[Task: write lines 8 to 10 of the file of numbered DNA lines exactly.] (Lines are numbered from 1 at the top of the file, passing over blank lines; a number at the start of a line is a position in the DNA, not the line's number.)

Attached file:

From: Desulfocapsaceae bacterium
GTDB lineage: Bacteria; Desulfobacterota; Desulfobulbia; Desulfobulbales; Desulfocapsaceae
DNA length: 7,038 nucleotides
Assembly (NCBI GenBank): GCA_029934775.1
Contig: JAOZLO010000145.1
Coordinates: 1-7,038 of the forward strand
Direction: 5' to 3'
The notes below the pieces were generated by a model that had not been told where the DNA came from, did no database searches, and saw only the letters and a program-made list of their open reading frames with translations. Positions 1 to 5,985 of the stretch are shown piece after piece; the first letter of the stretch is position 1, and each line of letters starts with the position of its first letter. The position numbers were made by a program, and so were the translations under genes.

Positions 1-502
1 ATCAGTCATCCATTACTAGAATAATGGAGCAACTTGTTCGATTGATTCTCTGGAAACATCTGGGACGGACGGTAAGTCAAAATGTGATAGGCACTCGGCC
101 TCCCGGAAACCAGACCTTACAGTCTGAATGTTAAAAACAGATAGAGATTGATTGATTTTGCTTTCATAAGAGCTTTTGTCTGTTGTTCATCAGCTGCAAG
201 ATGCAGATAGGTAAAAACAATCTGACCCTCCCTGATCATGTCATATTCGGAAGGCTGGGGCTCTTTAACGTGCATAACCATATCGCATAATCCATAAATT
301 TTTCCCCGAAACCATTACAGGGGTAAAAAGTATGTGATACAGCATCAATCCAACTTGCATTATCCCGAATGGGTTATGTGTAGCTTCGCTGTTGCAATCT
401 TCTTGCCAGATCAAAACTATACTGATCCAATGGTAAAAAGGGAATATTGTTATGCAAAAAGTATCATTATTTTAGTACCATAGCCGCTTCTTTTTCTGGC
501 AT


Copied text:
The notes below the pieces were generated by a model that had not been told where the DNA came from, did no database searches, and saw only the letters and a program-made list of their open reading frames with translations. Positions 1 to 5,985 of the stretch are shown piece after piece; the first letter of the stretch is position 1, and each line of letters starts with the position of its first letter. The position numbers were made by a program, and so were the translations under genes.

Positions 1-502
1 ATCAGTCATCCATTACTAGAATAATGGAGCAACTTGTTCGATTGATTCTCTGGAAACATCTGGGACGGACGGTAAGTCAAAATGTGATAGGCACTCGGCC